Oh dear! This is a move I was kind of expecting Apple to take shortly after the release of the first iOS 5 beta, but now that it’s on its fourth release already, I thought that maybe they’d let us have our fun. To those of you running iOS 5 who aren’t Apple registered developers, now may be a good time to downgrade, because Apple could be about to brick your device.
The company has now begun disabling devices that it believes have unauthorized access to its iOS 5 beta software, in addition to the developer accounts which it believes are registering unique device identifiers (UDID) against its terms of service. This is mainly going to affect those users that paid to have their device’s UDID registered through one of the many websites that currently offer this service.
Shortly after any major iOS release like this, a torrent of websites and eBay listings are spawned — all of which provide access to Apple’s beta software for around $10 per device. You pay your money, send them your UDID, they register it on their Apple developer account and you’re free to install and activate the beta software.
Of course, there’s a pretty profit to be made for these websites. To become a registered Apple developer, you have to pay an annual fee of $99, however, for that you can register up to 100 UDIDs and grant them access to Apple’s beta software. Sell those at $10 a piece and you’ve got yourself a nice little Christmas fund.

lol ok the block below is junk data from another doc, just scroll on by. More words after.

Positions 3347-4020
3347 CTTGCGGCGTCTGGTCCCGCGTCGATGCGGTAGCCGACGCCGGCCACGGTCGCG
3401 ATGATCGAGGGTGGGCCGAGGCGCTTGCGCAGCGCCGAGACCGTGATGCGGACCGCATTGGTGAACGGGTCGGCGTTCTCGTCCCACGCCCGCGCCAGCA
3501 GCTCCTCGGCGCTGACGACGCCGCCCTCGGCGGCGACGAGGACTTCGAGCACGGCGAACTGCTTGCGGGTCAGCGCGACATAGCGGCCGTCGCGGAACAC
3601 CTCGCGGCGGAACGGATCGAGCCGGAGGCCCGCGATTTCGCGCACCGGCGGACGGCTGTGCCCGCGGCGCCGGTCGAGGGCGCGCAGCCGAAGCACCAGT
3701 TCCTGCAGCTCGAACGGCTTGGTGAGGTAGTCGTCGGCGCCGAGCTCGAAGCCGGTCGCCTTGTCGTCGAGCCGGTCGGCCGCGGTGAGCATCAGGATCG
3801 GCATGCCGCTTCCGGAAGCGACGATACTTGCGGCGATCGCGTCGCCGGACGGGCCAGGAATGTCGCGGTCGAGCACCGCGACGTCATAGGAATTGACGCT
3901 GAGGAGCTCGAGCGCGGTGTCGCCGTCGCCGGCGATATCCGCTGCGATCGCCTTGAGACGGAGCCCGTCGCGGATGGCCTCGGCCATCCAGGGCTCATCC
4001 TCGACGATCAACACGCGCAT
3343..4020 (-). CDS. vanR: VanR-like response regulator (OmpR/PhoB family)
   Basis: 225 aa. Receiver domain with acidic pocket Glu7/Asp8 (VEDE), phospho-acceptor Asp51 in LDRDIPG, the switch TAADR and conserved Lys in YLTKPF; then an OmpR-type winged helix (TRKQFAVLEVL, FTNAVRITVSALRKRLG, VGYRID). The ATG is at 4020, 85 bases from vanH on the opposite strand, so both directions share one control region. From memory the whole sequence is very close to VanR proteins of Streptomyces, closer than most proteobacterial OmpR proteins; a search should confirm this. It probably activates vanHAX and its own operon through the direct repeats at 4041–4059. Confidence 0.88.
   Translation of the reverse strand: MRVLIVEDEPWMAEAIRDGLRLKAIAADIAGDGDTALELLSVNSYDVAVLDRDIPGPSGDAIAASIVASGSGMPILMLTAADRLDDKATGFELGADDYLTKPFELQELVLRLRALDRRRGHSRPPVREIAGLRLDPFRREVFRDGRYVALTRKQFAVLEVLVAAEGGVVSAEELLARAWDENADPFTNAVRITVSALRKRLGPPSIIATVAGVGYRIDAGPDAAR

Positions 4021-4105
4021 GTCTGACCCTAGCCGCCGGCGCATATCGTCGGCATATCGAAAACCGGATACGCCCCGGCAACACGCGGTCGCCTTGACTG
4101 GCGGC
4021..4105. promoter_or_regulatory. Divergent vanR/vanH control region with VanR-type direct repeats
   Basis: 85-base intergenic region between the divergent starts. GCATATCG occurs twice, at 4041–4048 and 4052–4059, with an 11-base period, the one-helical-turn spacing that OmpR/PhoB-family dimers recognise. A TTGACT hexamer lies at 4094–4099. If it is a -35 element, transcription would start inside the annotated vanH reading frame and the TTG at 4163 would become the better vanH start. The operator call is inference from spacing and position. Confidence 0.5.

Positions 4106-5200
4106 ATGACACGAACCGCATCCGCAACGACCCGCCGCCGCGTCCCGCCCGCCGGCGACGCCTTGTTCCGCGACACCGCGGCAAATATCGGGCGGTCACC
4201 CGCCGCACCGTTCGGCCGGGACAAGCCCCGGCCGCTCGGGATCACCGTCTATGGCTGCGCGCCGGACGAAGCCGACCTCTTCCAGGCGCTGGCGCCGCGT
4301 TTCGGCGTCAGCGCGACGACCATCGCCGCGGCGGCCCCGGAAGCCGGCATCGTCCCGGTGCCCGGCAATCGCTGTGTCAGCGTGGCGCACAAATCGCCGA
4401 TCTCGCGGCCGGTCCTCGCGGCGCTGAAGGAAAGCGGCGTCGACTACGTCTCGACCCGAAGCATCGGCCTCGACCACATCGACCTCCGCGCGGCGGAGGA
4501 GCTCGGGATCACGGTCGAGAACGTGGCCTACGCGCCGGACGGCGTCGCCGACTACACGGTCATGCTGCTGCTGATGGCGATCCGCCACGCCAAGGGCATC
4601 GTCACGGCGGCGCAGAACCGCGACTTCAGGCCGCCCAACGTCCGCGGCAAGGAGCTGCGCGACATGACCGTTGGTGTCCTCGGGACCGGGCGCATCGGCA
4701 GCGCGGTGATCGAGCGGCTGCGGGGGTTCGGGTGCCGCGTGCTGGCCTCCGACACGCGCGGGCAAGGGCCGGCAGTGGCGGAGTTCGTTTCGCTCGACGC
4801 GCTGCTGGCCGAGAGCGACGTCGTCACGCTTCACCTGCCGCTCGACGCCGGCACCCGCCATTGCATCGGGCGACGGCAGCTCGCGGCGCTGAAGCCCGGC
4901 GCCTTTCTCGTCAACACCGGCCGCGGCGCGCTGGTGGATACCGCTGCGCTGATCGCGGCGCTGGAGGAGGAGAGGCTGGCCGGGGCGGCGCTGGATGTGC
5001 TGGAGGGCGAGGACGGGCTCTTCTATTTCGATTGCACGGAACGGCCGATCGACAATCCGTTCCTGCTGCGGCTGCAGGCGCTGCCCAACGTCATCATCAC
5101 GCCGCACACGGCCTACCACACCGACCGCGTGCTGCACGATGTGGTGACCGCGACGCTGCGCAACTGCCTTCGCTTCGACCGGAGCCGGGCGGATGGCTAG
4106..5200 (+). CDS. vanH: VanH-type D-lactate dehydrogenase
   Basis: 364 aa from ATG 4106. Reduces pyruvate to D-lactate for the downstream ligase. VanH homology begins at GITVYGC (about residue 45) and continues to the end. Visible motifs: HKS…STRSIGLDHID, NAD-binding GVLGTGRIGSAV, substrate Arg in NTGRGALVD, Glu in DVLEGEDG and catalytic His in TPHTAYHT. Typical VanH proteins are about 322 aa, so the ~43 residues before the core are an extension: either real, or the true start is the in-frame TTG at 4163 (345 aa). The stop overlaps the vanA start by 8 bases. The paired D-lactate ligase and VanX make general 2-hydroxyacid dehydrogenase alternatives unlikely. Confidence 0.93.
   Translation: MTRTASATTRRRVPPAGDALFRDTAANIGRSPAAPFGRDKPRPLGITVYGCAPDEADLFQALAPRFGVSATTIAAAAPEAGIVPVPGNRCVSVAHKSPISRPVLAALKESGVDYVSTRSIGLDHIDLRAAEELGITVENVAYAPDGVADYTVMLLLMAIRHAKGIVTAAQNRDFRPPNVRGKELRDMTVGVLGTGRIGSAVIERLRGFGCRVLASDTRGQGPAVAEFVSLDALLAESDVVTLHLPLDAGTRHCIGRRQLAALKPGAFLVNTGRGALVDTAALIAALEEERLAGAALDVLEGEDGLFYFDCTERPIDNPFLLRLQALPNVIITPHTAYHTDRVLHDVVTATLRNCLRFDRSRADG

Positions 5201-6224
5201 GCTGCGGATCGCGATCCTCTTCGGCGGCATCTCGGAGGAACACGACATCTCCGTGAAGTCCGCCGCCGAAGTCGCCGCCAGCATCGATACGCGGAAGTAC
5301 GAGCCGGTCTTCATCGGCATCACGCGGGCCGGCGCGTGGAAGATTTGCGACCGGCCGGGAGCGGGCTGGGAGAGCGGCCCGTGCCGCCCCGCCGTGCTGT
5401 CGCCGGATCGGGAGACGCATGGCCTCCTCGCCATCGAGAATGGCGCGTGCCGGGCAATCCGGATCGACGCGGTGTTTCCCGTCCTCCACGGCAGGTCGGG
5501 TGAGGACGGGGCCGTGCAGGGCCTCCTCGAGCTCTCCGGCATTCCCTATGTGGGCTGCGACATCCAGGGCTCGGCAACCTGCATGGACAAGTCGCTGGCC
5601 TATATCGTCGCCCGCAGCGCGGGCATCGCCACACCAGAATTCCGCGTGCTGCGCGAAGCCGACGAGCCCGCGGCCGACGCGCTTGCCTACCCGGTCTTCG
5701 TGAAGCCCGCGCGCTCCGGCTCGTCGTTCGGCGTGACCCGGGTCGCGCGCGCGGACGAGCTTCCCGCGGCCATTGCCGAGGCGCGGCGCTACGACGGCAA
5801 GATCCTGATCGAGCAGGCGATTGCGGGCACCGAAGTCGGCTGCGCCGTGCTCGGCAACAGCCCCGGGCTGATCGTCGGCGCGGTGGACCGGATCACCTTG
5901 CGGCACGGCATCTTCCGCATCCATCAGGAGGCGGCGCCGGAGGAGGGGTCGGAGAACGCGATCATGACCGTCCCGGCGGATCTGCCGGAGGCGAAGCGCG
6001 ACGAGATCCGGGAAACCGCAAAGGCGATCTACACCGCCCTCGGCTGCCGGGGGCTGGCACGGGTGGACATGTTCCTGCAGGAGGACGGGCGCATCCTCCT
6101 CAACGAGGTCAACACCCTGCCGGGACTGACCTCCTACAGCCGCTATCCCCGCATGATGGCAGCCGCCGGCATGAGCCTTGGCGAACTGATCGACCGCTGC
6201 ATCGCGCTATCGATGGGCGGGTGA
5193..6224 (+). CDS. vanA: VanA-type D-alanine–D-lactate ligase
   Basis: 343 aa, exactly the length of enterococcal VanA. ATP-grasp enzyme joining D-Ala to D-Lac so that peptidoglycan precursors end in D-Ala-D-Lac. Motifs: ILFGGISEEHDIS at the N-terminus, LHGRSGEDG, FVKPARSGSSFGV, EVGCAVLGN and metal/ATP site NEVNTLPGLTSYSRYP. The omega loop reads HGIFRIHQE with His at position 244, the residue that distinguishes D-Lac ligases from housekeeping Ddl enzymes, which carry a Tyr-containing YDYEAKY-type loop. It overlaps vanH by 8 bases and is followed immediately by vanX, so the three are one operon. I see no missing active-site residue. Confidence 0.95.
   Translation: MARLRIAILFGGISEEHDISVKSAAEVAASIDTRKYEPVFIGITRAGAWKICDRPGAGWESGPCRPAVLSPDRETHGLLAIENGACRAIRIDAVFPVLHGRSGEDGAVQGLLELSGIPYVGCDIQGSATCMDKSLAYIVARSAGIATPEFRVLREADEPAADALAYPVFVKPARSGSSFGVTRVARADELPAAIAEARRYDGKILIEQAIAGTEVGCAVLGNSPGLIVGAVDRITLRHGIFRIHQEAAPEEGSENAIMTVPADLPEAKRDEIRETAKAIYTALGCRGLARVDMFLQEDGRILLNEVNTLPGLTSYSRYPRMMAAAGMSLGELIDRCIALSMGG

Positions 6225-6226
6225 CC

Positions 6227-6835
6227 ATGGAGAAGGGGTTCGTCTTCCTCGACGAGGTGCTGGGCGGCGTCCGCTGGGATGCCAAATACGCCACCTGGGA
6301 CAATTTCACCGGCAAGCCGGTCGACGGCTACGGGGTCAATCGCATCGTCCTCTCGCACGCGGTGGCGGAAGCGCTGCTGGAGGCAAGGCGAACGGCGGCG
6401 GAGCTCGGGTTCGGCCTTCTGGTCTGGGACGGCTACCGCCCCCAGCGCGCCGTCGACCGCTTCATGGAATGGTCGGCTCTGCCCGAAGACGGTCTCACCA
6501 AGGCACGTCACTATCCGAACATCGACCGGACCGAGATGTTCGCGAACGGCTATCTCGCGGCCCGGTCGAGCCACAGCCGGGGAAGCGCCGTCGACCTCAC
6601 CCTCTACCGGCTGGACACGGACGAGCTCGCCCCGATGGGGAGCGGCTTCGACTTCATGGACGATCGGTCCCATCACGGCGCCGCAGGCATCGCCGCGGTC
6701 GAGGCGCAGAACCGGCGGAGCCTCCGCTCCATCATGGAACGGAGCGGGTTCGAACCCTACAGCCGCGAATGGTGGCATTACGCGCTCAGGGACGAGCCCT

One particular site, mentioned by AppleInsider, claims to be “The Leading iOS Beta Registrar,” having served a whopping 15,000 customers since it began in 2009. The site’s blurb reads:
Apple only allows registered iPhone developers to have access to iOS 5 beta. That’s where we come in. We have paid the fees and done all the work. All you have to do is register your iOS device on our account, once you register, you’ll be able to download the beta firmware and install it on your device.
These sites clearly target eager Apple fanboys who get a taste of Apple’s upcoming software at its WWDC announcements and have to have it on their device — we’ve all been there, I’m sure. But it isn’t going to last for long.
Not only is Apple disabling unauthorized devices, but it’s also disabling the developer accounts that register them. That means that these “registrars” will also feel the Cupertino company’s unforgiving wrath. The original report from KarthikK.net explains what happens once Apple catches you:
Once Apple locks your iOS device, the phone will enter the initial setup mode asking you to connect to a WiFi network. And nothing happens more than that.
Apple effectively bricks your device and makes it completely unusable for daily use. It’s unclear whether you’ll be able to downgrade to iOS 4 to resurrect it again, or whether you’ll have to wait for the final iOS 5 release this fall. It may be a good idea if you’ve used one of these sites, however, to downgrade now just in case.
Has your device been disabled by Apple yet?